As actors and filmmakers waltzed down the red carpet for the Academy Awards show on Feb. 26, few knew that Christina Lee Storm and 30 others from the Hollywood Prayer Network had walked around the Kodak theater three evenings before to pray over the event.
Storm, who worked as the production supervisor of Best Picture winner The Artist, said the prayer walk was "better than the actual awards night."
"Going through the award season I realized that what we see on the screen, the red carpet, it's all a façade," Storm said. "If [the awards are] your end all be all, it's empty, it's not satisfying."
Karen Covell, the Network's founder, said the annual walk, now a decade old, helps Christians look at the show differently: Instead of fixating on a small gold idol, they grasp the brokenness in the lives of seemingly successful actors and directors.
Covell, a documentary producer, described the movie industry's makeup: "Only 2 percent of people go to church, many have never read a Bible, and are not at all aware of what faith in Christ is. ... [Hollywood] does not relate to the rest of America. It has its own culture, gods, language; we are ministering to a tribe of people who are not the same."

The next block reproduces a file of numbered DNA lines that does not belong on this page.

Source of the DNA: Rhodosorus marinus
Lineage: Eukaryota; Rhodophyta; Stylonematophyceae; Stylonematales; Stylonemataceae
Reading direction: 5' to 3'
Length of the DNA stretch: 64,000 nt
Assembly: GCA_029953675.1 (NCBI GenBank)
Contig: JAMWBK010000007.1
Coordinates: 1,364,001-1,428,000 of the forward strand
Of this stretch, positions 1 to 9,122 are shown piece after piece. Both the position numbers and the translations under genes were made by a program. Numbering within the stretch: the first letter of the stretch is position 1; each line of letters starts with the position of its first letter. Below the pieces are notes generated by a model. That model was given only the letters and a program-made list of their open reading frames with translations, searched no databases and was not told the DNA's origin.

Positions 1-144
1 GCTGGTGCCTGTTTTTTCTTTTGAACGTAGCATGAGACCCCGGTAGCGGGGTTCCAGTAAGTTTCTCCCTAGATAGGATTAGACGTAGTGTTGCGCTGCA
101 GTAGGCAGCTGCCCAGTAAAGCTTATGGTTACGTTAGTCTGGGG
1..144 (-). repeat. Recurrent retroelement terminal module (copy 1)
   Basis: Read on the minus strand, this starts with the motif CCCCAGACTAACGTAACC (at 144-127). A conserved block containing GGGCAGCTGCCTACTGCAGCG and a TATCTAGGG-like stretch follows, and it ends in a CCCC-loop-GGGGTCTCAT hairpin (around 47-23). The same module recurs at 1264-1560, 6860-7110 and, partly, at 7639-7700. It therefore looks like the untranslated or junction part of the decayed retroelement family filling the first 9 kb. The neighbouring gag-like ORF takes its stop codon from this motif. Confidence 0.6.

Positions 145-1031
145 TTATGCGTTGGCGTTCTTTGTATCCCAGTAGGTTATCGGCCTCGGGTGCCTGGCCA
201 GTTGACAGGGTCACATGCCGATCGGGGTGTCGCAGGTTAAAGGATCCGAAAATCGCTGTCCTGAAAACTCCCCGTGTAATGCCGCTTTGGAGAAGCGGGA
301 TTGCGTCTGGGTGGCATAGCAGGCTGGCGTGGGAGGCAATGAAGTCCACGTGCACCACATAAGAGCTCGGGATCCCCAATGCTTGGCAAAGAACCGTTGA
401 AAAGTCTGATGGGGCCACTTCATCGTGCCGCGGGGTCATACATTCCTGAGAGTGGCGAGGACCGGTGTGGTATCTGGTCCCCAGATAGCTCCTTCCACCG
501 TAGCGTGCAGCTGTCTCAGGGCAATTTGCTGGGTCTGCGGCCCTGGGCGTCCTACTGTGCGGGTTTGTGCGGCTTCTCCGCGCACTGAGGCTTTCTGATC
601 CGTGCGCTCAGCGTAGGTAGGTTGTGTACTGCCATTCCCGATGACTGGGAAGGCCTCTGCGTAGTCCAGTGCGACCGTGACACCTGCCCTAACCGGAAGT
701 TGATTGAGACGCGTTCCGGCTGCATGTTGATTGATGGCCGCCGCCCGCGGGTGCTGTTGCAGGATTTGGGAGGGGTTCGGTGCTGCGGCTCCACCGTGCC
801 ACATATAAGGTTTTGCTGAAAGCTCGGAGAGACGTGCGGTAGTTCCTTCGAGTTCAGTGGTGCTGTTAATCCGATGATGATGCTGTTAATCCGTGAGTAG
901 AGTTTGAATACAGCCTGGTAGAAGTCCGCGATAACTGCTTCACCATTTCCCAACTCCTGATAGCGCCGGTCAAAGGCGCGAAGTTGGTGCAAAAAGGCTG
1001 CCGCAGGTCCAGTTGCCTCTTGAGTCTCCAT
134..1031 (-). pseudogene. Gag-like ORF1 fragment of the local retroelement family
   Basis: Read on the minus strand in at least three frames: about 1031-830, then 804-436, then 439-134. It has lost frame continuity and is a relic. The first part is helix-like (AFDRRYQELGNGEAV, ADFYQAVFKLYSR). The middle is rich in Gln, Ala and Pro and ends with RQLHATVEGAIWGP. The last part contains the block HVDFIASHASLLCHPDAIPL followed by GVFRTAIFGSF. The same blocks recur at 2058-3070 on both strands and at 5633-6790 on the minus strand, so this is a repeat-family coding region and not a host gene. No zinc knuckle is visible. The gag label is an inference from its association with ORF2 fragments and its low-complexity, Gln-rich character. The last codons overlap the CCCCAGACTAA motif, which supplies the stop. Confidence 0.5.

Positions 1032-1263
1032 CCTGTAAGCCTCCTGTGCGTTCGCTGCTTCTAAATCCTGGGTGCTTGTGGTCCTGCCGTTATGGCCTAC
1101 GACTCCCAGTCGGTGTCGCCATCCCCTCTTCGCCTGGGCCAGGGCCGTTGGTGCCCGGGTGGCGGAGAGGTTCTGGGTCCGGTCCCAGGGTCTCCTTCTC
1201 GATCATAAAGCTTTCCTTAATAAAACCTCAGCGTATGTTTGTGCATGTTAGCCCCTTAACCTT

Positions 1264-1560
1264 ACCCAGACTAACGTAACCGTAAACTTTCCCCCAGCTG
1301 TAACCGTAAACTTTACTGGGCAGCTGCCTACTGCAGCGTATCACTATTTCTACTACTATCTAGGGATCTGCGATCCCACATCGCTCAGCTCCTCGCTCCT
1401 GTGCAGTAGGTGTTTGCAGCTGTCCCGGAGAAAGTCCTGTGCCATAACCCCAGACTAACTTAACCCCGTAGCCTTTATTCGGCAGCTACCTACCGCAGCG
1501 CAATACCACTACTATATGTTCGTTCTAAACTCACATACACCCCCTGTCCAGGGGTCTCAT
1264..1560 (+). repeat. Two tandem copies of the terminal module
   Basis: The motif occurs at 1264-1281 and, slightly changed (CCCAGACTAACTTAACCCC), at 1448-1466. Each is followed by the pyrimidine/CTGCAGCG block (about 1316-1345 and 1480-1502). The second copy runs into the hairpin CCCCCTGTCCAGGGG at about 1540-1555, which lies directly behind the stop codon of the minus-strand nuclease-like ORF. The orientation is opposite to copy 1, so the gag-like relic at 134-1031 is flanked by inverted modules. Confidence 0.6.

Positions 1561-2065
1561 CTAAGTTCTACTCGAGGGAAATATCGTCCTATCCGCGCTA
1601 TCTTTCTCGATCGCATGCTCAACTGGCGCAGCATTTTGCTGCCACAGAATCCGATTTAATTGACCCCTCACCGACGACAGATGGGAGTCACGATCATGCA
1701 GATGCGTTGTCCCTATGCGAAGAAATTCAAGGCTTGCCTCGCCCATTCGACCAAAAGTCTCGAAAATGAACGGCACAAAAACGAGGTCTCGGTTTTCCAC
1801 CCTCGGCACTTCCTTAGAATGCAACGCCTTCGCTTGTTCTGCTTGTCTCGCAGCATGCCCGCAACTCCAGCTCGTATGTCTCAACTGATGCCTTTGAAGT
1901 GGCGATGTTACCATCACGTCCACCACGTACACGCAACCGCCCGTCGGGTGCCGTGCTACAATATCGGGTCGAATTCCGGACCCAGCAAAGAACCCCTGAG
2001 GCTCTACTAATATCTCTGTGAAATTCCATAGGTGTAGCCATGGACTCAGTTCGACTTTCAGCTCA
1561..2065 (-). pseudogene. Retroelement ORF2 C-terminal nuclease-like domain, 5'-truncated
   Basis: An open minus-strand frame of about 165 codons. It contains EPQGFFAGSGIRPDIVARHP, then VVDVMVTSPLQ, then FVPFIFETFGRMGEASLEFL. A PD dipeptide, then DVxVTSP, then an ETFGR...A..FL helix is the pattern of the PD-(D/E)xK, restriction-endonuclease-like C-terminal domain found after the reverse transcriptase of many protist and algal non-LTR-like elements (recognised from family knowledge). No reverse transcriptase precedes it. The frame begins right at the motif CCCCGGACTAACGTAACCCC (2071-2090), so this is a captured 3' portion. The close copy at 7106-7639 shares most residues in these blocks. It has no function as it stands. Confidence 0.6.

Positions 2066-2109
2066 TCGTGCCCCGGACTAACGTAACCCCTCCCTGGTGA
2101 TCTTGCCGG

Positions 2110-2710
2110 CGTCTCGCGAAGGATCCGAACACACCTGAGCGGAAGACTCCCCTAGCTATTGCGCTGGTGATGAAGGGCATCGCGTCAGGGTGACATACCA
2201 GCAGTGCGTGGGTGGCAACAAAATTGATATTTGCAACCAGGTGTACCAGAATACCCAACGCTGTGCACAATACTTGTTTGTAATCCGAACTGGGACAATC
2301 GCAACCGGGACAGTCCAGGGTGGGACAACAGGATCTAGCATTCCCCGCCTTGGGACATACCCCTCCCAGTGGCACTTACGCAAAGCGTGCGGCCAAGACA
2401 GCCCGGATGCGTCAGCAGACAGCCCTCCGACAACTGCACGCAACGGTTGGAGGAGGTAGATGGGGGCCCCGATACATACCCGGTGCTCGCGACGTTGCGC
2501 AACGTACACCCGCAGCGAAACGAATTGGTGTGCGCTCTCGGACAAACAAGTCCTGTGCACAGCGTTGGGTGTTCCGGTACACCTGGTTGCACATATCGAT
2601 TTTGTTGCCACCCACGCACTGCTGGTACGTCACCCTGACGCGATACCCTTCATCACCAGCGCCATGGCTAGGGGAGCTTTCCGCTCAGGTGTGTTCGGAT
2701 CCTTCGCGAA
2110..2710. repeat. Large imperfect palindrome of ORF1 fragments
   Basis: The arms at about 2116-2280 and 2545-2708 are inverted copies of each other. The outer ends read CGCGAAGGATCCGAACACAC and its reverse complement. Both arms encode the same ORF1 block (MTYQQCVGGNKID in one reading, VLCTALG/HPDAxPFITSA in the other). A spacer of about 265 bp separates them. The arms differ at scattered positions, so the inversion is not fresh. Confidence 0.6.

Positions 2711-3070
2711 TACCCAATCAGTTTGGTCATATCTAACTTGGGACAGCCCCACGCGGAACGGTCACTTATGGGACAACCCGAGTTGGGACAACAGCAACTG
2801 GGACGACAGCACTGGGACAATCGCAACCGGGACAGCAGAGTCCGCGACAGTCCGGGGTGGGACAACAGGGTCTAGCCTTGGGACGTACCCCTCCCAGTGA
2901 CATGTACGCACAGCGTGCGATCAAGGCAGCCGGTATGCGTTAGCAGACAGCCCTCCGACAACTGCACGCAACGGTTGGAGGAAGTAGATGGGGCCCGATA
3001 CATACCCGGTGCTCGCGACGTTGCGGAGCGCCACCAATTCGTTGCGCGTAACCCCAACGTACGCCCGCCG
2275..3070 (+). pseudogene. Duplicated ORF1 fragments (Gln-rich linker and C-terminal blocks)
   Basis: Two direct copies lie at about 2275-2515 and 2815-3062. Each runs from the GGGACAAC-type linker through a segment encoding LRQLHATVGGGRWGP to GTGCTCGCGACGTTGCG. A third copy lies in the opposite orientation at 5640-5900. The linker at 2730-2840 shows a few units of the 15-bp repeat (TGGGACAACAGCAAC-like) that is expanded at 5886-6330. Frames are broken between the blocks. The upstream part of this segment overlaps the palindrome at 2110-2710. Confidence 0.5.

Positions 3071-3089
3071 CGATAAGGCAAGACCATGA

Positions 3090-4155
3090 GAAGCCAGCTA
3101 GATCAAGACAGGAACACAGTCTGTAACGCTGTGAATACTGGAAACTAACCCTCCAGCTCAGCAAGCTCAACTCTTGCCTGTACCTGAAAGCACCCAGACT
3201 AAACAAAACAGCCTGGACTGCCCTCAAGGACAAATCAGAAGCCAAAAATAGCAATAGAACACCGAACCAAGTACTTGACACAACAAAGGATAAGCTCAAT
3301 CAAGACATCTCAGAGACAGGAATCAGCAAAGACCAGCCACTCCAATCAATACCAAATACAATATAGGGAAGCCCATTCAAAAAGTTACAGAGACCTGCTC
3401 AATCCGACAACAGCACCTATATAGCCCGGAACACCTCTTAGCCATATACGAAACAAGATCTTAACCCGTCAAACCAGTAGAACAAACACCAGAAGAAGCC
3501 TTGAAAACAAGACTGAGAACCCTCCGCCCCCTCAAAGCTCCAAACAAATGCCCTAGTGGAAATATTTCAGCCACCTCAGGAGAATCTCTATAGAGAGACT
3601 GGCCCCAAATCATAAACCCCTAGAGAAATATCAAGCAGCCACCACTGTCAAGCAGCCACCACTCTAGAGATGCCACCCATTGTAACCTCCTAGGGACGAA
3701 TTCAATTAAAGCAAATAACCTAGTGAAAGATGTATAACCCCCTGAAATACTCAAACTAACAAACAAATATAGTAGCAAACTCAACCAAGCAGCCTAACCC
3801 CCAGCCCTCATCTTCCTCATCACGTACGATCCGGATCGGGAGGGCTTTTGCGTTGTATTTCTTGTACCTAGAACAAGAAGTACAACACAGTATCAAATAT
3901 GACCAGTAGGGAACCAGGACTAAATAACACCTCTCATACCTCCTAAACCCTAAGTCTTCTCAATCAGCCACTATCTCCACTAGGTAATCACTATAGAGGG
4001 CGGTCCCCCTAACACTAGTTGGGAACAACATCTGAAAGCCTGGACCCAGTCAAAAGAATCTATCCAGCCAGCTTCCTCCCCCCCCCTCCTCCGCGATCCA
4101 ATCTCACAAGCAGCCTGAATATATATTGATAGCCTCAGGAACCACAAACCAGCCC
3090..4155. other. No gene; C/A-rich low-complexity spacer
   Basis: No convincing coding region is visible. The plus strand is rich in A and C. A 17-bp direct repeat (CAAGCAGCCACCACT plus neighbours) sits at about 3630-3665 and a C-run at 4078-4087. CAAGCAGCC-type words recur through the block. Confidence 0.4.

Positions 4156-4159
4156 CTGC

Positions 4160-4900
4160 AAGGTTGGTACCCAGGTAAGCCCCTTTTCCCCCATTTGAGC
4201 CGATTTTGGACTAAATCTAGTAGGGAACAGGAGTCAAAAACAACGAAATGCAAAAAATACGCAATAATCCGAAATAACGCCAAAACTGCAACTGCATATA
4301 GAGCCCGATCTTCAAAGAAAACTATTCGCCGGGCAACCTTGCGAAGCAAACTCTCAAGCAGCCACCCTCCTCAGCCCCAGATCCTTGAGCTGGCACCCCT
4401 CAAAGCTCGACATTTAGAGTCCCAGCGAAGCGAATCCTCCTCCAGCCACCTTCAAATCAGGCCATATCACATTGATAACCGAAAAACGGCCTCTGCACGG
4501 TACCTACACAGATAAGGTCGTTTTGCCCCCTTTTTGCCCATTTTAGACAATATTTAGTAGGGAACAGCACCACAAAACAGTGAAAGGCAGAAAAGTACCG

For Christians living within that culture, the challenges are great. Larissa Lam, a singer, actress, and composer, says she struggles with whether to take certain roles she believes conflicts with her beliefs. "Someone said, 'If you would dress sexier, you would be more famous; if you didn't mention God, you would be more famous.' Well, I have freedom of speech, and if others can condemn God, why can't I say something positive about God?"
Lam also said that other Christians can make life harder by judging those working in the "sinful" entertainment industry and asking why they don't produce more overtly Christian content. For some, this leads to a lack of Christian community and an unhealthy isolation from the church.
The Hollywood Prayer Network holds prayer meetings, sends out media-related prayer requests, and pairs Christians in the industry with prayer partners outside Hollywood. "We've seen prayer do many things, heal addictions, reconcile relationships," Covell said, noting that members of the Network are praying for about 1,500 Christians in Hollywood.
More than 20 ministries have popped up to serve an estimated 6,000 Christians in the Los Angeles entertainment industry, and non-Christians as well. It's a swirling population: Every year up to 19,000 aspiring actors move to Hollywood with stars in their eyes, only to encounter the reality of hard-to-secure jobs, a high cost of living, and a pervading sense of loneliness in a new city.